- 4.0—Excellent: Writing demonstrates impressive understanding of readings, discussions, themes and ideas. Written work is fluid, clear, analytical, well-organized and grammatically polished. Reasoning and logic are well-grounded and examples precise.
- 3.0—Good: Work demonstrates a thorough and solid understanding of readings, discussions, themes and ideas. Written work is clear and competent, but is somewhat general, a bit vague, or otherwise lacking in precision. While analytical, writing presents more description than analysis. Arguments are solid but not thoroughly original or polished.
- 2.0—Fair: Work demonstrates a somewhat fragmented understanding of readings, discussions, themes and ideas. Shows acquaintance with readings and ideas, but not intellectual engagement. Written work is choppy and argument somewhat difficult to follow, examples are vague or irrelevant, and ideas are imprecise. Work veers toward underdeveloped ideas, off-topic sources or examples, personal anecdotes, creative writing, memoir, etc.
- 1.0—Unsatisfactory: Work demonstrates little understanding or even acquaintance with readings, discussions, themes and ideas. Written work is choppy, fractured and unclear. Argument follows little logical development, or work presents little discernible argument whatsoever.
- 0.0—Failure / Unacceptable: Work does not demonstrate understanding of topics, ideas and readings. This is also the grade for work not submitted and plagiarized work.
If you need help improving your writing, the Oodegard Writing & Research Center has many resources that can help.
An excellent student satisfies all of these criteria. Also, participation is one of the most subjective activities to assess. Hence, you should ask yourself: am I consistently making a positive contribution and impression on the instructor and other students?
Participation: Are you an active participant in class?
Even if you are absent for a good reason: if you aren't present, you can't participate.
Preparation: Do you read the assignments fully with attention to detail? Do you note relevant ideas, questions, or current events in class and online?
For example, you might forward a news story to the class with a question for discussion.
- Engagement: Do you make at least one excellent contribution (e.g., insight or question) to each class without monopolizing discussion? (see section on participation balance below). Do you give active nonverbal and verbal feedback? Do you refer to other students by name and react to their contributions?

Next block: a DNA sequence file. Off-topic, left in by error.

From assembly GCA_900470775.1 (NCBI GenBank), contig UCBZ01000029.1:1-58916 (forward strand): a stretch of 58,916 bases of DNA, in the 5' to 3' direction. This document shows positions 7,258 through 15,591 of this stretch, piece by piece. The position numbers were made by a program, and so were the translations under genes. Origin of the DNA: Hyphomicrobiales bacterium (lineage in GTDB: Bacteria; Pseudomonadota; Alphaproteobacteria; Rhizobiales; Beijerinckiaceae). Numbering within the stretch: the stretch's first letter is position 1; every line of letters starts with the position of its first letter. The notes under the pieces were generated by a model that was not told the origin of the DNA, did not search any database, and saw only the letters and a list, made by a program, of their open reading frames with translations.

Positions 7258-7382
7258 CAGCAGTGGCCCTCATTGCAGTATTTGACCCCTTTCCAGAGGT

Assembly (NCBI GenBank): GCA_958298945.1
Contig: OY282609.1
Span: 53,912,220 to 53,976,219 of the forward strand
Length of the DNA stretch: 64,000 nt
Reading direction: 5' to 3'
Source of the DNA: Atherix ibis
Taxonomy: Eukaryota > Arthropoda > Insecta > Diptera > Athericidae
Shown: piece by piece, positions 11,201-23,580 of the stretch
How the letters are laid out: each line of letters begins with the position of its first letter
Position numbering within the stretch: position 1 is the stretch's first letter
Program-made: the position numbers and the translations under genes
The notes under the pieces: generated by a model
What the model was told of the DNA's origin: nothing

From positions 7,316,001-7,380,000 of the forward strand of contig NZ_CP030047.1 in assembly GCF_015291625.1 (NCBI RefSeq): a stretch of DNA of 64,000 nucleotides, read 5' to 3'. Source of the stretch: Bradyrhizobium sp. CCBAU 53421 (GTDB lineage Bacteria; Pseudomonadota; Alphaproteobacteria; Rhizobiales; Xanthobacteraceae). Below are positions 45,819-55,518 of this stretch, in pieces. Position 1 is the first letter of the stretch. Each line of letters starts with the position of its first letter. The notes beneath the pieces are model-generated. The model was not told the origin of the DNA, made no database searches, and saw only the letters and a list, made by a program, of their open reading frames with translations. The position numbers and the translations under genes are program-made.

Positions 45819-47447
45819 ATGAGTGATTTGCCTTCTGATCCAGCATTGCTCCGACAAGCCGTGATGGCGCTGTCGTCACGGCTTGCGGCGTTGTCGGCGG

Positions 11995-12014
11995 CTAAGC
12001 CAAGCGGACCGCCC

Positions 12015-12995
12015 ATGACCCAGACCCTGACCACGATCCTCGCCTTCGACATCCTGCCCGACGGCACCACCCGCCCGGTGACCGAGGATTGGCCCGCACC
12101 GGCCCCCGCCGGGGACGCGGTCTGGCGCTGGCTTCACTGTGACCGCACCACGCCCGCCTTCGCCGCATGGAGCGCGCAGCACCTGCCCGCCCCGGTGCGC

- Activity: Do you fully engage in group exercises? Do you follow up on open questions and share your findings with the class?
Maintaining Participation Balance
In a nutshell: Be wary of speaking three times before everyone has had a chance and make sure you make at least one good contribution.
In any group there will be those who speak more and those who speak less; this might be because of differences in personality, language fluency, or culture. For instance, some people like to carefully think before they speak and some believe that interaction should be rapid and assertive. I want everyone to participate and I believe it's worthwhile to achieve balance in classroom discussion.
When I was a student, I tended to dominate conversation. My friend Joseph Reagle shared two strategies that I've found helpful:
- In classes where I was excited about the topic, I tried to be mindful of how much I spoke when I realized others had interesting things to say but were not as quick to speak. We are often uncomfortable with a little silence, including teachers, and speak to fill the void. However, teaching and facilitation guides recommend that we be open to such spaces: take a couple of breaths, or even say “take two minutes to think about this.” So I began a practice of pacing myself, limiting myself to three really good responses in class, and then make sure others have had time before jumping in — if at all — to contribute.
- In classes where I was less motivated, I found that if I could still usually come up with one good comment or question that nobody else raised. In thi way, I could still make a contribution to class — and lessen my chance of being cold called.
Joseph calls these two techniques the rule of three and one for balanced discussion.
Additionally, you can be a skillful communicator by encouraging balanced discussion. For instance, notice if a person or group is hasn't said much. Without putting anyone on the spot, ask them a question or respond to something they said. (Use people's names!) Or, say you'd like to hear from someone who hasn't spoken yet, or ask the group to pause so as to collect their thoughts.
Credit for this Rubric
Much of this is borrowed or adapted from Joseph Reagle from these pages:
- Achieving Balance in Group Discussion
- Writing: Rubric Dimensions
- Assessment: Comprehensive Rubric
Reagle kindly makes his material available for anybody that wants to reuse and share under the Creative Commons Attribution Non-Commercial Share-Alike License and I happily distribute my own modifications under those terms as well.